Only 2 per cent women promoted to lead tech teams: Survey
Despite an increase in the number of women excelling in the tech world, women still remain highly underrepresented with just 2 per cent being promoted to leadership roles, a survey revealed on Monday
Despite an increase in the number of women excelling in the tech world, women still remain highly underrepresented with just 2 per cent being promoted to leadership roles, a survey revealed on Monday.
The survey titled "Women in Technology 2018: Breaking Gender Barriers" conducted by HackerEarth, an innovation management and talent assessment company, explored the state of women technologists across the globe and the challenges faced by them in the workplace.
It shows that only one-third of all tech teams comprised of women, demonstrating a stark disparity in the number of women employed by tech organisations.
Despite 86 per cent of the study respondents having a formal degree in computer science, most experienced a stagger in their career growth, and only 2 per cent could make it to the top roles.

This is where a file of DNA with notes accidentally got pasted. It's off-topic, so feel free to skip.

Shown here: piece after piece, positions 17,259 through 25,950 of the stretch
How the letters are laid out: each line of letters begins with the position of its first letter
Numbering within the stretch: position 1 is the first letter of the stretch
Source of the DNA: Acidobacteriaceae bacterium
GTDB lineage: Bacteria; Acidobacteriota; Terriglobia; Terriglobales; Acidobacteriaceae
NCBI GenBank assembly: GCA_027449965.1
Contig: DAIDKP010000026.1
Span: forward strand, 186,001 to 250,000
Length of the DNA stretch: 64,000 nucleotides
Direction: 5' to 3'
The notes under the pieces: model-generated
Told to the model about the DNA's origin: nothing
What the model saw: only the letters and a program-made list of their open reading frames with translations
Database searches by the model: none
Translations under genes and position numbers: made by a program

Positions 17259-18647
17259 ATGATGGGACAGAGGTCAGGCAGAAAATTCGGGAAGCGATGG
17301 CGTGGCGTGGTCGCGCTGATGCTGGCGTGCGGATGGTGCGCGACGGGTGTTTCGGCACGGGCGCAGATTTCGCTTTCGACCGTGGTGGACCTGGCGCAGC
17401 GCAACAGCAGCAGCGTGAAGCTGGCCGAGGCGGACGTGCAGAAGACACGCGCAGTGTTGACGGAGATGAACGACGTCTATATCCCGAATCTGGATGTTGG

"While the number of women graduating in CS has been on a steady rise, when it comes to career growth, the numbers are staggeringly low," Vivek Prakash, CTO and Co-Founder, HackerEarth, said in a statement.
"Implementing policies to support women in the workplace and providing them with training and resources will help reduce the high attrition rates we have observed amongst women technologists," Prakash added.
In a bid to seek work with emerging technologies, flexibility as well as better pay, more than 50 per cent women developers were found to move to a new job.
Importantly, 50 per cent of the women technologists believed that "gendered wordings" in job adverts discouraged them from applying for technical positions.
Solutions such as blind recruitments, building family-oriented policies, and upskilling opportunities will help women excel in their careers and reduce gender disparity in every organisation, the survey suggested.
For the survey, HackerEarth surveyed over 1000 women from 35 countries holding technology positions in various organisations.